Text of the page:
Styles and templates
Formatting your document using styles and templates helps you to develop a logical structure and layout.
When you are writing a document, each content type (eg heading, paragraph, text box) has a different look. For example, headings are usually larger than paragraph text. The space before and after a heading also gives important visual navigational cues to readers (eg to ensure that it is clear what text the heading belongs to, the space after a heading should not be larger than the space before it).
Do not format documents manually by highlighting each content type and using toolbars to set the font size and attributes (eg bold, left aligned). This is time-consuming, prone to error and inconsistency, and difficult to update throughout the document.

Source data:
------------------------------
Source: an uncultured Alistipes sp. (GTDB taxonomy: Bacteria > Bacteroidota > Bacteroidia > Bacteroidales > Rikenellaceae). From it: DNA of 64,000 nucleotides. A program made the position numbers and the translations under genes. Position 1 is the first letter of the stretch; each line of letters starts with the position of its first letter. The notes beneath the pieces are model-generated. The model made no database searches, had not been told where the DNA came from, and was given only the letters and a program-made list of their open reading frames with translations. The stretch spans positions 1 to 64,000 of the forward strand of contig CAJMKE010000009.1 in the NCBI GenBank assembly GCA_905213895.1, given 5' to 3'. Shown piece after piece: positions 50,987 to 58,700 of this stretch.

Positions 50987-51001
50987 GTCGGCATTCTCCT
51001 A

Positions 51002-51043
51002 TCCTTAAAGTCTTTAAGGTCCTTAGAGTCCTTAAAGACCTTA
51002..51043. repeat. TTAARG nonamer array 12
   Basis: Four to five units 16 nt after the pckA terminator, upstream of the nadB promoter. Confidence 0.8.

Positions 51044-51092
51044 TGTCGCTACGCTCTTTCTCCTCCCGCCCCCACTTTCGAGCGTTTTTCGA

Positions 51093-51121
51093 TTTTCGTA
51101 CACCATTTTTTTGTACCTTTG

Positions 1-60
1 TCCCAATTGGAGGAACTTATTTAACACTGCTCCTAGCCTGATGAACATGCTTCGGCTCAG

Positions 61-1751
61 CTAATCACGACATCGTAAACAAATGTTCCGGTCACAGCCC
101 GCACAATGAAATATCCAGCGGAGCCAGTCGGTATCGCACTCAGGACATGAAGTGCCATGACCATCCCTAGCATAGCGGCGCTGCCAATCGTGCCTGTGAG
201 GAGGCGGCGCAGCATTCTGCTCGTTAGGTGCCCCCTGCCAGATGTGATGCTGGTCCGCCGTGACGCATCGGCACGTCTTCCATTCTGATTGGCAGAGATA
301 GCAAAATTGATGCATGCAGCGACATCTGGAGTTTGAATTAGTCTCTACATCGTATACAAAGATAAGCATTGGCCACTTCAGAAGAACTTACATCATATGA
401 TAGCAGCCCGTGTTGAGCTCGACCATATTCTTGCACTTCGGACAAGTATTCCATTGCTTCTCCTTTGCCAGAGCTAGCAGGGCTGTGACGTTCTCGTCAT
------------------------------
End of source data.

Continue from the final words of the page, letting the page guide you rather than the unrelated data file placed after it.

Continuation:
Using styles means that you set up a ‘style’ for each of your different content types in a word-processing program such as Microsoft Word. In this context, a style is a set of text formatting characteristics such as font size, type, alignment and spacing.
Styles and templates are key writing tools because they allow you to:
- ensure that the look of different headings and other content types is consistent
- repeat the look of a document in other documents
- restyle the document quickly and consistently
- create a table of contents
- check and change the table of contents to create the most logical structure
- create accessible documents.
Using styles also helps if the document is being sent to a designer – the designer will use the styles to format the document accurately into the heading levels you want. If you have styled the whole document as Normal text and then applied bold, italics and so on to indicate headings, the designer will need to guess the correct level for each heading, and errors can creep in.
This section covers: